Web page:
In promoting the sanctity of human life, the Qur'an-e Shariff says that good health, like knowledge, is a divine gift. The family unit nurtures the lives of its members, assisting them in their physical and spiritual endeavours. The wellbeing of individuals, in-turn, contributes to the overall health of the family, and that of society at large.
Bell jingles, loud cheers, and upbeat music could be heard in Carrollton Headquarters Jamatkhana on November 21, 2018, as numerous volunteers competed to make meals for children and their families in the North Texas area. With turkeys roasting in their own ovens, volunteers chose to wake up and come serve on this Thanksgiving morning.
Every December, students wind down by snuggling up in their favorite blankets, binge-watching television sitcoms, and soak in the merry holiday season with heaps of food and family gatherings to enjoy a break from essays and midterms. However, this year, 20 students volunteered to take a more alternative route to the traditional winter break.
“We are here today to recognize the great work of the Ismaili Muslims’ Conciliation and Arbitration Board. The arbitration and mediation program you have developed is remarkable, and many good things have come about as a result of your ability to resolve disputes in your community.” -From remarks by Hon. Carol Hunstein, Chief Justice of the Supreme Court of Georgia, at the National Conciliation and Arbitration Board luncheon, Atlanta, May 4, 2012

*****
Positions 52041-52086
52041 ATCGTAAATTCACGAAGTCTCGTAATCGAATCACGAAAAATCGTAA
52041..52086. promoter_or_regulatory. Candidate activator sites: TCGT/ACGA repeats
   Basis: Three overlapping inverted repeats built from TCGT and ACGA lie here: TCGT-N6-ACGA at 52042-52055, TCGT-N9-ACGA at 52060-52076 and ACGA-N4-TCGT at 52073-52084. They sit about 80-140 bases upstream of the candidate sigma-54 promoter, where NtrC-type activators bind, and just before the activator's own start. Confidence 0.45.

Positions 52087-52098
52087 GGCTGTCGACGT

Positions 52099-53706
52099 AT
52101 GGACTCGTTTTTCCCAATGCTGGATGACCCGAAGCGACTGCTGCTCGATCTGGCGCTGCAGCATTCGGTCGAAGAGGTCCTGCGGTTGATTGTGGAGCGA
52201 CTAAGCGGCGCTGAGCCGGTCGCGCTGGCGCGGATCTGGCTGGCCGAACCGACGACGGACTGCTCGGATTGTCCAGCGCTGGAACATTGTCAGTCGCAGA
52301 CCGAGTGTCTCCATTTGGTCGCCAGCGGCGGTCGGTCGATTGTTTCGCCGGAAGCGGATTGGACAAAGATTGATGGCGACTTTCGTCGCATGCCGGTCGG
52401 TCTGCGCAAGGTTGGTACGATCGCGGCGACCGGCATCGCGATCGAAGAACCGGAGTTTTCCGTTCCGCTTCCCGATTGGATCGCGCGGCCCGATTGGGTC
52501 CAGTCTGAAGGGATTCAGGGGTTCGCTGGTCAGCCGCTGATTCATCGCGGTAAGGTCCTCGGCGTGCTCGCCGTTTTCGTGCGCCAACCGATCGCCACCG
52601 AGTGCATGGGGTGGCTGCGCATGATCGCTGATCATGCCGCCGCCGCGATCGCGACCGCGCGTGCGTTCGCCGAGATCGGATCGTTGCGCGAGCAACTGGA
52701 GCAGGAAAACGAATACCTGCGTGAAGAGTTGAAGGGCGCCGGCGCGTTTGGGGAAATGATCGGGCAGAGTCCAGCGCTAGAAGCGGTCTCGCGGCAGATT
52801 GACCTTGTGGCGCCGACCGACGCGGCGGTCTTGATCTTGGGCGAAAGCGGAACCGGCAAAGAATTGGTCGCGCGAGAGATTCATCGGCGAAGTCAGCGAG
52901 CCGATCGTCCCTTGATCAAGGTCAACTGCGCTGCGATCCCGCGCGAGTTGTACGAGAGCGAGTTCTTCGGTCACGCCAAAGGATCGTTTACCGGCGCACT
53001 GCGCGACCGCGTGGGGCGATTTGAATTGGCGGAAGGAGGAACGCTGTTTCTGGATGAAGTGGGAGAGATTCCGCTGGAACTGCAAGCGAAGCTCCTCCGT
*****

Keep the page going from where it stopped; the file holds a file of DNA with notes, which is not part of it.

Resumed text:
“Diversity is not a burden to be endured, but an opportunity to be welcomed,” said Melia Belli, Associate Professor of South Asian art history at the University of Victoria, in her opening remarks. The occasion was the Islamic Art Symposium entitled “Intersections: Visual Cultures of Islamic Cosmopolitanism,” held at the Dallas Museum of Art between May 4-5. It was cosponsored with the Edith O’Donnell Institute of Art History, Islamic Art Revival Series, and the Aga Khan Council for the Central United States.
Toddlers and seniors alike, adorned in clothes matching the occasion, clutched brown paper bags and swarmed tables strewn with water bottles, packets of oatmeal and granola, pretzels, and fruit snacks. The Jamat expressed excitement for the celebration—it was Eid al-Fitr after all— but its energy was being channeled into an activity that embodied the spirit of the holiday: service.